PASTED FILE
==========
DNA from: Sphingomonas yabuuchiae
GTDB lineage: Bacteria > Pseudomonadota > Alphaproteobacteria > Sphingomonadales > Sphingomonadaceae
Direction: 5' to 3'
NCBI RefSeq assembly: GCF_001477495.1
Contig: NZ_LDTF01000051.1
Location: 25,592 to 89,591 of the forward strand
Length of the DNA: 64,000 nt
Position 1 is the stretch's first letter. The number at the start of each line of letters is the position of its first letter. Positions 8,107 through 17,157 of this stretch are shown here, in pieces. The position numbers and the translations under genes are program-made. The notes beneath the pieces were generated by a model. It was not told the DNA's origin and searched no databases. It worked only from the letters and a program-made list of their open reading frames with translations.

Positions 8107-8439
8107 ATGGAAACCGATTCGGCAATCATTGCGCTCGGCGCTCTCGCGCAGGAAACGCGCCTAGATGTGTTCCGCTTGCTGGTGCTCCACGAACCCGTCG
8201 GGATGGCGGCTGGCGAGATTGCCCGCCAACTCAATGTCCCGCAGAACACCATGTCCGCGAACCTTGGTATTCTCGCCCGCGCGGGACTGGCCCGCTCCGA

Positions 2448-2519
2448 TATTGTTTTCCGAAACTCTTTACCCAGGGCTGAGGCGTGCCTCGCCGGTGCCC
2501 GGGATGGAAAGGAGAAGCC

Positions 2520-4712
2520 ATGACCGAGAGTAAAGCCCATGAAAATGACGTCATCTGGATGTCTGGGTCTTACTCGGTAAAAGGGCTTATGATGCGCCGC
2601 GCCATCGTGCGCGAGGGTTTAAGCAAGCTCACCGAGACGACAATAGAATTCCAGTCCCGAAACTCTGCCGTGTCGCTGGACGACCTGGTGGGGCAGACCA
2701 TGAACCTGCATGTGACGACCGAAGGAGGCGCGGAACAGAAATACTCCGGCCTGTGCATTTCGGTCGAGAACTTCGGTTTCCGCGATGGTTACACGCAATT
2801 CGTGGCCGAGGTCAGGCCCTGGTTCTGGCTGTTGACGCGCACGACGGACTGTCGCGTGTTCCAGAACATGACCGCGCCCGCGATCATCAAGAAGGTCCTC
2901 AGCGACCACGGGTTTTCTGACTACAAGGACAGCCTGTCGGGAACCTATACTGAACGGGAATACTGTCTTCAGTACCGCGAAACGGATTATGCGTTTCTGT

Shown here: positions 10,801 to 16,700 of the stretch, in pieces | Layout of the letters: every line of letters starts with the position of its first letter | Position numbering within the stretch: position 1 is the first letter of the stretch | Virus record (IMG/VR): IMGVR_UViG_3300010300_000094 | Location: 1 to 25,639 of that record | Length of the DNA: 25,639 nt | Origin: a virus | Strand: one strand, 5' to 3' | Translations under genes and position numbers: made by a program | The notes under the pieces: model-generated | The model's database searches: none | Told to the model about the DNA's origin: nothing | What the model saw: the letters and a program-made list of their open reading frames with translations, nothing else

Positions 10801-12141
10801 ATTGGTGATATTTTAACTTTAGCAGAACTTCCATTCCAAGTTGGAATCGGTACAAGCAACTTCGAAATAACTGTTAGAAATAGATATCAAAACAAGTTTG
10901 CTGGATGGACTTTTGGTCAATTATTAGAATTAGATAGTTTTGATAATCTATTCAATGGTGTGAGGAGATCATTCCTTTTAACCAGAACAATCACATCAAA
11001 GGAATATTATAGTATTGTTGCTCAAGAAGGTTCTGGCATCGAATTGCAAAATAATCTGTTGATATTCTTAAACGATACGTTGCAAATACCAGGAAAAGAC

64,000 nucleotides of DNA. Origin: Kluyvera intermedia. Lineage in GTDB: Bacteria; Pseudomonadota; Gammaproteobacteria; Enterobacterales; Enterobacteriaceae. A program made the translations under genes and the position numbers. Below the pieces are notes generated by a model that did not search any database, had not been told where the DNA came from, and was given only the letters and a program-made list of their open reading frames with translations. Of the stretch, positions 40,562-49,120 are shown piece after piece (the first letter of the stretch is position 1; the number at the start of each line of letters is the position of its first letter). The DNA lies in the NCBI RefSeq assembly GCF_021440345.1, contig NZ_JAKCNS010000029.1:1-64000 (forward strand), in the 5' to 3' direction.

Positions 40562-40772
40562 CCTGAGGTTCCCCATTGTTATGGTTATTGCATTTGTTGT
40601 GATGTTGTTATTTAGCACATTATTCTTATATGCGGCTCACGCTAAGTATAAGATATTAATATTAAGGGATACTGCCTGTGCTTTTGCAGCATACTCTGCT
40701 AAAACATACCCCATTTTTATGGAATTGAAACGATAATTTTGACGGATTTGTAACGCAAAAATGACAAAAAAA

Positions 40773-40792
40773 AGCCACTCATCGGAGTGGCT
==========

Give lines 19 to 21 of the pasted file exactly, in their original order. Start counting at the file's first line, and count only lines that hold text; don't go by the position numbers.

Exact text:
2801 CGTGGCCGAGGTCAGGCCCTGGTTCTGGCTGTTGACGCGCACGACGGACTGTCGCGTGTTCCAGAACATGACCGCGCCCGCGATCATCAAGAAGGTCCTC
2901 AGCGACCACGGGTTTTCTGACTACAAGGACAGCCTGTCGGGAACCTATACTGAACGGGAATACTGTCTTCAGTACCGCGAAACGGATTATGCGTTTCTGT

Shown here: positions 10,801 to 16,700 of the stretch, in pieces | Layout of the letters: every line of letters starts with the position of its first letter | Position numbering within the stretch: position 1 is the first letter of the stretch | Virus record (IMG/VR): IMGVR_UViG_3300010300_000094 | Location: 1 to 25,639 of that record | Length of the DNA: 25,639 nt | Origin: a virus | Strand: one strand, 5' to 3' | Translations under genes and position numbers: made by a program | The notes under the pieces: model-generated | The model's database searches: none | Told to the model about the DNA's origin: nothing | What the model saw: the letters and a program-made list of their open reading frames with translations, nothing else